FILE - In this Aug. 24, 2011, file photo, a feral hog stands in a holding pen at Easton View Outfitters in Valley Falls, N.Y. New York has since eradicated feral swine within its boundaries, but such hogs still do more than $1.5 billion a year in damage around the country, and scientists are taking what could be a big step toward controlling them. They are field-testing poison baits made from a preservative that’s used to cure bacon and sausage. (AP Photo/Mike Groll, File)

Feral hog poison field tests in Texas, Alabama in 2018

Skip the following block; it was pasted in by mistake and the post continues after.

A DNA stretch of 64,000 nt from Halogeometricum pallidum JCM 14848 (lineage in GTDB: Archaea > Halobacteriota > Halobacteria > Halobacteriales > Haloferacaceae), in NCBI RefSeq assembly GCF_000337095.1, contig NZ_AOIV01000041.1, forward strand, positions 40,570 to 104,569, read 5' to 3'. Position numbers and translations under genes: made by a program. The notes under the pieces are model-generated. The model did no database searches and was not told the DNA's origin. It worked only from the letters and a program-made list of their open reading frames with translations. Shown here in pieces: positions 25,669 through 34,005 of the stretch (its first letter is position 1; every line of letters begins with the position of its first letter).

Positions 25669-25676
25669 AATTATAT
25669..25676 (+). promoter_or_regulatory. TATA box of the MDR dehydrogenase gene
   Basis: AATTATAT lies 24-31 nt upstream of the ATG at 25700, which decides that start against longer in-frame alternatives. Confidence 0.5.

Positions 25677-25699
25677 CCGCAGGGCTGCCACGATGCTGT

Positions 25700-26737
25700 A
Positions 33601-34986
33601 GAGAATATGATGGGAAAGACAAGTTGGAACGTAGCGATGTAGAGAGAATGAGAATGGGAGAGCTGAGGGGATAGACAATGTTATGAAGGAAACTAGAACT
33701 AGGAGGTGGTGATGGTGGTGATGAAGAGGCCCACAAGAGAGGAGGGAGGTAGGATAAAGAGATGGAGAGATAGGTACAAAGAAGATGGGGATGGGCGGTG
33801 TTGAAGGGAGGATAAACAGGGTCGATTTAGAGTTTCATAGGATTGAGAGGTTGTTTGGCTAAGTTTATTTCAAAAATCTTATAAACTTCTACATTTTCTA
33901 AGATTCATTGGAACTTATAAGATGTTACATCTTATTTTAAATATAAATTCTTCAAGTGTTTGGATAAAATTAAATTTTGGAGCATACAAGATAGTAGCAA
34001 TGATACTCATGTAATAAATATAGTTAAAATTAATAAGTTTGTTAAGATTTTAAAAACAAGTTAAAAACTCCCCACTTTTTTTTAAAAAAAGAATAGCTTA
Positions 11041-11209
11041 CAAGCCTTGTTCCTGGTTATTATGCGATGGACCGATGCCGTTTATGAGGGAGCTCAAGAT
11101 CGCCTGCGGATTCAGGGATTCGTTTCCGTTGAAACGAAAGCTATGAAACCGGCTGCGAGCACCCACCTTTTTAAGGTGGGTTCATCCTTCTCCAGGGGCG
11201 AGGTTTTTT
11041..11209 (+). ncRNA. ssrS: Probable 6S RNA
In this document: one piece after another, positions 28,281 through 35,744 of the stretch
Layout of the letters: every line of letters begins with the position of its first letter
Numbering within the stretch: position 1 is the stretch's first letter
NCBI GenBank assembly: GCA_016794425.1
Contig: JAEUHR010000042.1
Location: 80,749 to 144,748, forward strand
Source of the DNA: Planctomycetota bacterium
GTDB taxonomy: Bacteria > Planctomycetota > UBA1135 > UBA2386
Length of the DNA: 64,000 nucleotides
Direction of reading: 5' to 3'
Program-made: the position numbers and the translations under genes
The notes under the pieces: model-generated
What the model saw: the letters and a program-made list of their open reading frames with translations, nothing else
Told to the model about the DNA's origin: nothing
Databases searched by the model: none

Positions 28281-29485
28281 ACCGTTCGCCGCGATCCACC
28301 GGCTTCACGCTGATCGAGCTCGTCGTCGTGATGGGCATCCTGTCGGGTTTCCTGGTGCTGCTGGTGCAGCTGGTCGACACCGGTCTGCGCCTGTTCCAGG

December 26, 2017 - 1:00 pm

NEW ORLEANS (AP) — Feral swine do more than $1.5 billion a year in damage around the country, and scientists are taking what could be a big step toward controlling them.

They are field-testing poison baits made from a preservative that's used to cure bacon and sausage.

The tests will start in early 2018 in dry west Texas and continue around midsummer in humid central Alabama. U.S. Department of Agriculture project leader Kurt VerCauteren says that covers two major habitats where feral hogs are common during seasons when bait will be most attractive.

A new hog-control weapon would be good news to Sammy Williams, who farms cotton, corn and peanuts in Alabama near the Georgia and Florida state lines.

He says he kills nearly 200 feral hogs a year, but others still damage his crops.

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